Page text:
Change came from the women's rights movement. It was believed that if women could control their bodies in the same way that men did they can show they are rational beings of high self worth deserving of equal rights. Women began to diet and exercise as a means of liberation.
These new visual signals were meant for the white middle and upper class only. Those from the working class who didn't have the time and means to exercise were viewed as lazy and without worth as they can't control their bodies - and perhaps they should not be granted equal rights.
Youth fitness slowly emerged as an issue. During WWI it was noticed that some American draftees were rejected for being overweight. The numbers weren't huge, but it became an issue and lead to a study of the physical fitness of several thousand American and European children a few decades later. The Americans fared poorly triggering alarms about future security. President Eisenhower, something of a fitness junkie himself, established what later became the President's Counsel on Physical Fitness as a cold war effort. American children had to become fit, but they had to do it by choice as a counter to the film reals of Soviet children doing required mass calisthenics. That presented a problem. It was easy for the Godless communists to motivate a generation, how do you do it in America?
The solution was quintessentially American. Hire the guys who gave us Smokey the Bear, our great influencers - the admen of Madison Avenue. Physical fitness was pitched as being cool. Gym classes received more attention and producing athletes as ideals became more important. In Junior High I remember calisthenics to an old 45 record - the practice survived until the 70s.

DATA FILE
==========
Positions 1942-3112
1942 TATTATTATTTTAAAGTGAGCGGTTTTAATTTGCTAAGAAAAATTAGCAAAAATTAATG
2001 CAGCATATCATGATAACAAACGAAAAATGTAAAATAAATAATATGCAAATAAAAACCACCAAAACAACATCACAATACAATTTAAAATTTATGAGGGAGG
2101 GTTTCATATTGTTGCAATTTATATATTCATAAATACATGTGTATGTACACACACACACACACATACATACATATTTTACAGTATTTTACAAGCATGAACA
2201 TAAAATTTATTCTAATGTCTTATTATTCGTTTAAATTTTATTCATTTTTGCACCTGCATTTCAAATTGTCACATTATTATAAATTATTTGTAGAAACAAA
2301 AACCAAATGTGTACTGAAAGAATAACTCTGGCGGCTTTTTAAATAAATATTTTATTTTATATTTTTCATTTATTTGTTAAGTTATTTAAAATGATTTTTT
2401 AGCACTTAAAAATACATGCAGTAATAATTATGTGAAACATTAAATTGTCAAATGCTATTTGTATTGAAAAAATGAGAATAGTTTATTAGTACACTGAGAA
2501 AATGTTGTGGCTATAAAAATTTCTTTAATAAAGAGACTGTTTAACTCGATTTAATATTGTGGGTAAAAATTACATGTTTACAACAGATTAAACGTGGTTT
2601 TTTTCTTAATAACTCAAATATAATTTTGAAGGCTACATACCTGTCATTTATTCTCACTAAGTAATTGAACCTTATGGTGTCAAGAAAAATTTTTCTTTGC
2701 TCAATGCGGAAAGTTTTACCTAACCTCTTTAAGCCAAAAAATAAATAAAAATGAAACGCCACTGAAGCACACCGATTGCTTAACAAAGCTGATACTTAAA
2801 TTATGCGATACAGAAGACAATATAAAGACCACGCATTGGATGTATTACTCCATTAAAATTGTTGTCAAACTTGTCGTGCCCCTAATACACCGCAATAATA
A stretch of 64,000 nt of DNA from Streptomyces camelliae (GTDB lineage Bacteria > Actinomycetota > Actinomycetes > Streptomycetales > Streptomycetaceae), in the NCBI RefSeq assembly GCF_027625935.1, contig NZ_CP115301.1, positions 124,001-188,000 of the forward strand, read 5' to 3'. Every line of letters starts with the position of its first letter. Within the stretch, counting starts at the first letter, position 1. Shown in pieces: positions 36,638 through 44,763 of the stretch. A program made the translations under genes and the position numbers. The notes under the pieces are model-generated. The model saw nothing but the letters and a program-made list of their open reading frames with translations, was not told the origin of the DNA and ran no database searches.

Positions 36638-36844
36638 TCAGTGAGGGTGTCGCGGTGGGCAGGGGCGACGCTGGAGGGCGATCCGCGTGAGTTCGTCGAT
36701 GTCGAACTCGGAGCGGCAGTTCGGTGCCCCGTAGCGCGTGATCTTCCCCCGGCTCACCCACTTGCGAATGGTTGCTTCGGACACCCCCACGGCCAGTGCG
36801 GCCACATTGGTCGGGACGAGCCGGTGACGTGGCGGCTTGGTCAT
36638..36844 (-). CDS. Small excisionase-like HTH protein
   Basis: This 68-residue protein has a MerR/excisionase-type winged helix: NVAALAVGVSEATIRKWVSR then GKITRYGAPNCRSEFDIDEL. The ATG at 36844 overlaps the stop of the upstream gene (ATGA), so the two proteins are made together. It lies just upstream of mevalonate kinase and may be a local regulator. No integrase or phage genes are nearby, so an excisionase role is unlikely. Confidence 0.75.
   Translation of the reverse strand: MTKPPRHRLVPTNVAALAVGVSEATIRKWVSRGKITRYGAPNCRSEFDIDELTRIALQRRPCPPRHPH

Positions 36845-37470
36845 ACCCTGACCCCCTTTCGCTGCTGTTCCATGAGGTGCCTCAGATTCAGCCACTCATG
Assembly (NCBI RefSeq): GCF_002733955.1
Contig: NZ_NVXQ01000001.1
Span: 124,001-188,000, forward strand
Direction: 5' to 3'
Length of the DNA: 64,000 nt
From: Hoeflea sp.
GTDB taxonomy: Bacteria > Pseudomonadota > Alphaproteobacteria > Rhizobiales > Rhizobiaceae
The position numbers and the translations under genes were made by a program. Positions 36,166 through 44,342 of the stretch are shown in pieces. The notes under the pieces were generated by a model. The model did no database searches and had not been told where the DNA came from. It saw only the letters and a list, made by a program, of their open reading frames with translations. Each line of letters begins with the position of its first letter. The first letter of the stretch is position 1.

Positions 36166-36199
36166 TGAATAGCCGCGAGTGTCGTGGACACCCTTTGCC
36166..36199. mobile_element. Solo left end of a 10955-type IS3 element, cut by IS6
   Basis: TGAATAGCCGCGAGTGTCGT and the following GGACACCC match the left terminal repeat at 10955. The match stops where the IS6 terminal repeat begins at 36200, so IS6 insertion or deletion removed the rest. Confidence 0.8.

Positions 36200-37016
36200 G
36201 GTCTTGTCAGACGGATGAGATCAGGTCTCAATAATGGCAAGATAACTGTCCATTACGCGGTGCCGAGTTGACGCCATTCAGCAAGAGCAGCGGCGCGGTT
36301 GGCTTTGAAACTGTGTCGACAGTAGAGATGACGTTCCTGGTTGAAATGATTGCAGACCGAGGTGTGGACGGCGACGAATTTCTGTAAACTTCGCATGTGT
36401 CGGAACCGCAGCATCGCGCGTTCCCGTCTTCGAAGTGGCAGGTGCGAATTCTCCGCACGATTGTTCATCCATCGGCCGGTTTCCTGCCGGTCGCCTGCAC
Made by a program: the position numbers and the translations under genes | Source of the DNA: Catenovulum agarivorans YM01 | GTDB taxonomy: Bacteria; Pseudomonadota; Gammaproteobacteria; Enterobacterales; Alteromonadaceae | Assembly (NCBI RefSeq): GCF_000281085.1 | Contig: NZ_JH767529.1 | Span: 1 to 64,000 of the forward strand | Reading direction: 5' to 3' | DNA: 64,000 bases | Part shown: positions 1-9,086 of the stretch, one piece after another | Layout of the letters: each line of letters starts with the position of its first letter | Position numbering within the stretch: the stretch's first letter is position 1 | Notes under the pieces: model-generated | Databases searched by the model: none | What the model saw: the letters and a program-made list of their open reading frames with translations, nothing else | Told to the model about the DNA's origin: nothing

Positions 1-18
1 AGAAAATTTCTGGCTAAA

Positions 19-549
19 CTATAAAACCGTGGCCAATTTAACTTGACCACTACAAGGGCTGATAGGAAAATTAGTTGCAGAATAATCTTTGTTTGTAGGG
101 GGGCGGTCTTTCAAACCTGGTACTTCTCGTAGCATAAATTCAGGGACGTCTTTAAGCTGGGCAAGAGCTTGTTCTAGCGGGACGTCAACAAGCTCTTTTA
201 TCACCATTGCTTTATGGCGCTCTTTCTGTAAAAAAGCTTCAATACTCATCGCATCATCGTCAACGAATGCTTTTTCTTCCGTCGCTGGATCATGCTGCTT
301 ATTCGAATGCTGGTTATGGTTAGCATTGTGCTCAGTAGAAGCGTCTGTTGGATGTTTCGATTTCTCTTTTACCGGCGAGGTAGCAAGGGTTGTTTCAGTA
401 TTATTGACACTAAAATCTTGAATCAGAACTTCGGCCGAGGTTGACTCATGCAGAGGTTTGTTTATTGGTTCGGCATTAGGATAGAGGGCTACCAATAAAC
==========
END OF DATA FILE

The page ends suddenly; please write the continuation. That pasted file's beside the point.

It is useful to achieve some level of physical fitness, it is important not to judge. We have powerful social learned visual filters that often lead to character judgements based on someone's race, appearance, height, weight and physical shape. We may laugh at phrenology, but sometimes we use something equivalent. And there are other filters - some day perhaps I'll write about the phrenology of Google and Facebook...
I've mostly been grilling veggies and various types of produce. Since so little work was done I tried someone else's recipe. A fun and delicious idea noted by David Lebovitz - vegetarian 'Faux Gras'. It is great on a hearty bread.